News | Pow-wow reaches out to first nations high school students

Don’t be surprised if you hear Inuit throat singers on your way to class tomorrow.

The First Peoples’ House (FPH) began holding annual pow-wows in 2002 to address the McGill community’s lack of attention to First Peoples’ culture.

“We are able to celebrate our culture and share it with the McGill population,” said Lynn Fletcher, secretary of the FPH. “We take great pride that it’s successful every year.”

Since McGill’s first FPH pow-wow on McGill’s lower field seven years ago, the event has expanded in scope by adding a series of workshops for Grade 11 students from the Kahnawake, Kanesatake, and Akwesasne reservations around Montreal.

“The pow-wow shows [First Nations high school students] that we include them and that we have a culture here at McGill,” Fletcher said.

Seven McGill faculties will be participating in the workshops, which are designed to present opportunities available to First Peoples’ students at McGill.

Courtney Montour, acting-coordinator of the FPH, said the event helped broaden students’ horizons.

“The idea is to open their minds to what possible opportunities are open to them,” said Montour.

In August, the McGill administration helped the FPH introduce a new position that would organize outreach initiatives to First Nations, Inuit, and Métis students across the country, including Nunavut. Also acting as a career placement advisor, the new member of the FPH would assist First Nations students in finding jobs.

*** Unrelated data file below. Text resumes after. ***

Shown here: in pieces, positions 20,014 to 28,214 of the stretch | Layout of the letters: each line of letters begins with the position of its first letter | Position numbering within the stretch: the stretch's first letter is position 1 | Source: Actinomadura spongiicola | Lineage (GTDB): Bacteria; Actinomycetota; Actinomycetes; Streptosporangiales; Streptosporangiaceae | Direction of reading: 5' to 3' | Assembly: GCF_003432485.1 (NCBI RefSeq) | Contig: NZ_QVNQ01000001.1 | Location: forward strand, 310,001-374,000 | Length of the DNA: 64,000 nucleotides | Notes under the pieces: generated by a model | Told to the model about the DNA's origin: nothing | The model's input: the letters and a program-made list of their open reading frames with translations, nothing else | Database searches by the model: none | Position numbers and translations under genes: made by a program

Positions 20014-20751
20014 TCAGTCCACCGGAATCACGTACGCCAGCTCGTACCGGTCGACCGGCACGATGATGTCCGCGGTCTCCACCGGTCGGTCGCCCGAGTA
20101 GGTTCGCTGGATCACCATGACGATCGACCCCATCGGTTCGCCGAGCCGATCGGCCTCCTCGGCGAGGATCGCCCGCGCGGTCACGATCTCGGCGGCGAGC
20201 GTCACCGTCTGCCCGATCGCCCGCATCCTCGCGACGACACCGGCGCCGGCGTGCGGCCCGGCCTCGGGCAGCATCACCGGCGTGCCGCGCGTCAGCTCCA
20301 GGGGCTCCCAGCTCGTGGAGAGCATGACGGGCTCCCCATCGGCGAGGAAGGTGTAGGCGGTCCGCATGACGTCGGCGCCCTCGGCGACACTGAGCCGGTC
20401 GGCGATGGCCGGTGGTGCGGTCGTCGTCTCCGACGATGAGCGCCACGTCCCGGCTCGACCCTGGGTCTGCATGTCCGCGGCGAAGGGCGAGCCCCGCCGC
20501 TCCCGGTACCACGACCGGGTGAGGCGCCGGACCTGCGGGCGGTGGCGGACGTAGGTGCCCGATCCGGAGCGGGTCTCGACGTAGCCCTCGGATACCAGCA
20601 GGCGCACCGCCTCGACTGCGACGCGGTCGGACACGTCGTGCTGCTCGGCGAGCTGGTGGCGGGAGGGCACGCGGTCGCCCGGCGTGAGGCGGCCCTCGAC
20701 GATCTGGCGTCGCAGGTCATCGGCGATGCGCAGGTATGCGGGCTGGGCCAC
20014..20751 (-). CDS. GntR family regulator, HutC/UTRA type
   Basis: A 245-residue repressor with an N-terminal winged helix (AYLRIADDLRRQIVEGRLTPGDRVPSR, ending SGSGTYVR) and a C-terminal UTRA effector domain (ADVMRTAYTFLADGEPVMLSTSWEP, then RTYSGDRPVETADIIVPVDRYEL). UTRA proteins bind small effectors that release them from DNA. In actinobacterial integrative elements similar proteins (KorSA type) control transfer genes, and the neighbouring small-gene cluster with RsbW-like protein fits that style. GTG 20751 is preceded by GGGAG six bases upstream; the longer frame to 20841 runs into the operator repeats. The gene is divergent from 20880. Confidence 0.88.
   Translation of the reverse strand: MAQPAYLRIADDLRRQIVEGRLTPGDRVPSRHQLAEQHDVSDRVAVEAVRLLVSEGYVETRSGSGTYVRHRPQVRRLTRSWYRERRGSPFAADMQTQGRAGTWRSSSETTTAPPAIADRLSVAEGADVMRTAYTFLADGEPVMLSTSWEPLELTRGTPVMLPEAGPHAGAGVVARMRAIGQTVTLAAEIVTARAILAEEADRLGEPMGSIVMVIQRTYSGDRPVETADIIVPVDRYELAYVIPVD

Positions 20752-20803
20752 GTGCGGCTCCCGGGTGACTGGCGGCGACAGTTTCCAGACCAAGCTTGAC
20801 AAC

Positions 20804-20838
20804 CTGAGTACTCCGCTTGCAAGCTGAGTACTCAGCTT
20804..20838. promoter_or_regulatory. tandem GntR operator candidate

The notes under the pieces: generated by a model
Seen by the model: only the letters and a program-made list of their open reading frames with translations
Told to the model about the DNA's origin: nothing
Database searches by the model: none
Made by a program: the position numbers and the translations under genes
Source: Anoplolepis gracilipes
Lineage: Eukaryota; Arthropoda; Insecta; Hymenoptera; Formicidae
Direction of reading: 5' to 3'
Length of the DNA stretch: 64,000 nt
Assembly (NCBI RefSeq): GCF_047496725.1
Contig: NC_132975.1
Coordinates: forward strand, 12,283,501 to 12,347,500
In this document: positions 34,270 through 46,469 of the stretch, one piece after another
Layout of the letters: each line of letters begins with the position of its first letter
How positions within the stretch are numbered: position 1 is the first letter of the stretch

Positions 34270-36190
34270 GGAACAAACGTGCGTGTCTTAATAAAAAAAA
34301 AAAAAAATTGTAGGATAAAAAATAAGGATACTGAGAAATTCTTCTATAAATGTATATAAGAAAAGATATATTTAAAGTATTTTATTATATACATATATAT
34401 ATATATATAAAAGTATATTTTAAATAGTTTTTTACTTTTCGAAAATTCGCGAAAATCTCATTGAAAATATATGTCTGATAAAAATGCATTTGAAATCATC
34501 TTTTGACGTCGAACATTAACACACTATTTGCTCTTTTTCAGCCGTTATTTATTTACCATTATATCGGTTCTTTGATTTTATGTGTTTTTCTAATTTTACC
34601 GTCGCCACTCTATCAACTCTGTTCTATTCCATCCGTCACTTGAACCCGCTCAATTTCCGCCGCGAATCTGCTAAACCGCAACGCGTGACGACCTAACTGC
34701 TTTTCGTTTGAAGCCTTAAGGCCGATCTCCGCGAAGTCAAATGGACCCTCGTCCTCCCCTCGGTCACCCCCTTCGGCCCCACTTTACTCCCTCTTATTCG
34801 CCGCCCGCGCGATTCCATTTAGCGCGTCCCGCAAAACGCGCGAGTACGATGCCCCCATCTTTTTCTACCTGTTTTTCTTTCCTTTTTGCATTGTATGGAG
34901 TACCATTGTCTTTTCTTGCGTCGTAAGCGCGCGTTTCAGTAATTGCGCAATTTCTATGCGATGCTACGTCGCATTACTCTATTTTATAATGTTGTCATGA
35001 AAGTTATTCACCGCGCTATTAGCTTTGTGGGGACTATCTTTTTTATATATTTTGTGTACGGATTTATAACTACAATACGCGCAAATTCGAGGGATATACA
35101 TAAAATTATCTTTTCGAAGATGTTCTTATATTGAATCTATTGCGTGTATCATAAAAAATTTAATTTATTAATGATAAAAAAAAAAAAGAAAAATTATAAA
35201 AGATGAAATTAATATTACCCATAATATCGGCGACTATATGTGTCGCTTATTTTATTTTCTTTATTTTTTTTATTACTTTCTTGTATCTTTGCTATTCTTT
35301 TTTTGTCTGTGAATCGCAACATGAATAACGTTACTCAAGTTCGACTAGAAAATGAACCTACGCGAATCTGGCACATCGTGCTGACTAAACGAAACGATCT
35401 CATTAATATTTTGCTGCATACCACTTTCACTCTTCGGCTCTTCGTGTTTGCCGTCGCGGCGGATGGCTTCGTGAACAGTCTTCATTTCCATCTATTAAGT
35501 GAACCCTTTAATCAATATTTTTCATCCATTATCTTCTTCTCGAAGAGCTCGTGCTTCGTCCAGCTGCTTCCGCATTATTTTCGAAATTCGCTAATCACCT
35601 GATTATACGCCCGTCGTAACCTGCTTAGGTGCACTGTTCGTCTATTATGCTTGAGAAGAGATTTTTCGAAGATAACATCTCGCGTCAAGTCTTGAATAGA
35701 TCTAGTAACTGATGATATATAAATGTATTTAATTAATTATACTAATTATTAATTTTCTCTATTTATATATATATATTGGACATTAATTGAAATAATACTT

The FPH could not identify what else the administration is doing to help the First Nations’ community at McGill.

The pow-wow will feature Cree storytelling for the first time this year, in a session with Elma Moses, a PhD student in the Faculty of Education.

The FPH provides social and academic support for students who seek out their services, including study groups and twice-weekly lunches of soup and bannock, a traditional native bread.

According to Montour, the FPH sees an increase in student involvement each year following the pow-wow.

However, Fletcher said the FPH is unsure how many first peoples’ students are at McGill because not all are involved with the house.

“Over the past couple of years, we have seen a larger group coming into the office,” said Fletcher. “But it’s hard to measure the enrolment, because First Nations students have to self-identify on the application, and that’s their choice.”

However, the FPH does not exclusively cater to the first peoples’ community at McGill.

“We invite any student or member of the McGill community to come to the office,” said Montour.

– with files from Shannon Kiely

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First Peoples’ House Seventh Annual Pow-wow
Sep. 19, 2008, 9 a.m. to 4:30 p.m.

Lower field, centre of campus just inside of the Roddick Gates

a.m.: Introduction & Grand Entry
10 a.m. & 2 p.m.: Iroquois & Pow-wow singing and dancing
11:30 a.m. & 1:45 p.m.: Inuit Throat Singers
12 p.m.: Lacrosse Demonstration
12:30 p.m.: Inuit Spoken Word Performance by Taqralik Partridge
1 p.m.: Cree Storytelling with Elma Moses
3 p.m.: Alumni Honouring Ceremony

For more information, call (514) 398-3217, go to mcgill.ca/fph, or visit FPH at 3505 Peel.


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